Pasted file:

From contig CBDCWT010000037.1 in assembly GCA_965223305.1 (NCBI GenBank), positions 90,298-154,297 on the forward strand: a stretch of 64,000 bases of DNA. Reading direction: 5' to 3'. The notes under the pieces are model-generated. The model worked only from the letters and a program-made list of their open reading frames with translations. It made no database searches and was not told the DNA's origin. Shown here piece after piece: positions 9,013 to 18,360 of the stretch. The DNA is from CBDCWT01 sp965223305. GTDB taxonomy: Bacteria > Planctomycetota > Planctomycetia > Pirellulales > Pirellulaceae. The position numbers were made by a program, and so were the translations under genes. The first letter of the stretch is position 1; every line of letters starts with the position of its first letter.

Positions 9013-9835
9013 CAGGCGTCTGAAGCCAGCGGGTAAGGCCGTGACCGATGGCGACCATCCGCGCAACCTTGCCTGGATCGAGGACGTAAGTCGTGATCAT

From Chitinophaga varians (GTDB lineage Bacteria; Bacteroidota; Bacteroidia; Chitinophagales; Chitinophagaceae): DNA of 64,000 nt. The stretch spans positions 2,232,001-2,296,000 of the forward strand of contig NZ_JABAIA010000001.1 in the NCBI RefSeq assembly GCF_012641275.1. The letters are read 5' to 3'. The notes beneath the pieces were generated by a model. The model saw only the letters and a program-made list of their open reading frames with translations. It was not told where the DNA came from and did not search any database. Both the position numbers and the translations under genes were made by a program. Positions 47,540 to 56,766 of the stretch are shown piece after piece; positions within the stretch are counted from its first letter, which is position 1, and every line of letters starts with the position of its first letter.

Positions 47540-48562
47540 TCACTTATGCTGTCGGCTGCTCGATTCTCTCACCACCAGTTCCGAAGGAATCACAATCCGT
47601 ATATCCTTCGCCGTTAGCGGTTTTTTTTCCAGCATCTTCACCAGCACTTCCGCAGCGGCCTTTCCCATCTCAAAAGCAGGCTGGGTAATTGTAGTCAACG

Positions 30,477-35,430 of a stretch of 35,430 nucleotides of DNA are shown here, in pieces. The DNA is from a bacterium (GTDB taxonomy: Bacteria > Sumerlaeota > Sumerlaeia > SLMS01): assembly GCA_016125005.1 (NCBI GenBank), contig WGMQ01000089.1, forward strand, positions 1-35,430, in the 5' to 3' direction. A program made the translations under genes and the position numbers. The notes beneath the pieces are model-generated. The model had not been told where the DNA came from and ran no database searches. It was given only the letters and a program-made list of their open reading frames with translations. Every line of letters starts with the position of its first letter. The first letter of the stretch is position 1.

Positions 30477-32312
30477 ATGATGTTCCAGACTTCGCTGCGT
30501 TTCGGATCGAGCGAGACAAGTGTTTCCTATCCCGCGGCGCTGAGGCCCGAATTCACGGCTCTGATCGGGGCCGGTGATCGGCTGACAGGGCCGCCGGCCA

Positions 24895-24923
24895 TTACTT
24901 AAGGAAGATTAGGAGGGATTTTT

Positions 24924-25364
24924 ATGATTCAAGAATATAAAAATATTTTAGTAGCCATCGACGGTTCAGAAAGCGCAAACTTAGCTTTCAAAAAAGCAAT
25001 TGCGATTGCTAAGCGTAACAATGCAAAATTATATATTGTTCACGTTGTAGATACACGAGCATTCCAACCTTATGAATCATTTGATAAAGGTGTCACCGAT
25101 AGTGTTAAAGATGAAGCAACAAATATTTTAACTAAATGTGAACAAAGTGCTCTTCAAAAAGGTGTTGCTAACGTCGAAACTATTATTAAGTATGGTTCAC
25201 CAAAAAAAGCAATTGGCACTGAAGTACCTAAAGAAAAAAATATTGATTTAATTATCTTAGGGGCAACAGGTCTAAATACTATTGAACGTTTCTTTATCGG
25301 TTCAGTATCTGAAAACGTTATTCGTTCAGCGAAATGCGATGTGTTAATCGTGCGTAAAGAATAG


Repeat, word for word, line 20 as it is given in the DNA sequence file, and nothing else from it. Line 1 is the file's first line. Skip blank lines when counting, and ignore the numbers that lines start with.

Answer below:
25301 TTCAGTATCTGAAAACGTTATTCGTTCAGCGAAATGCGATGTGTTAATCGTGCGTAAAGAATAG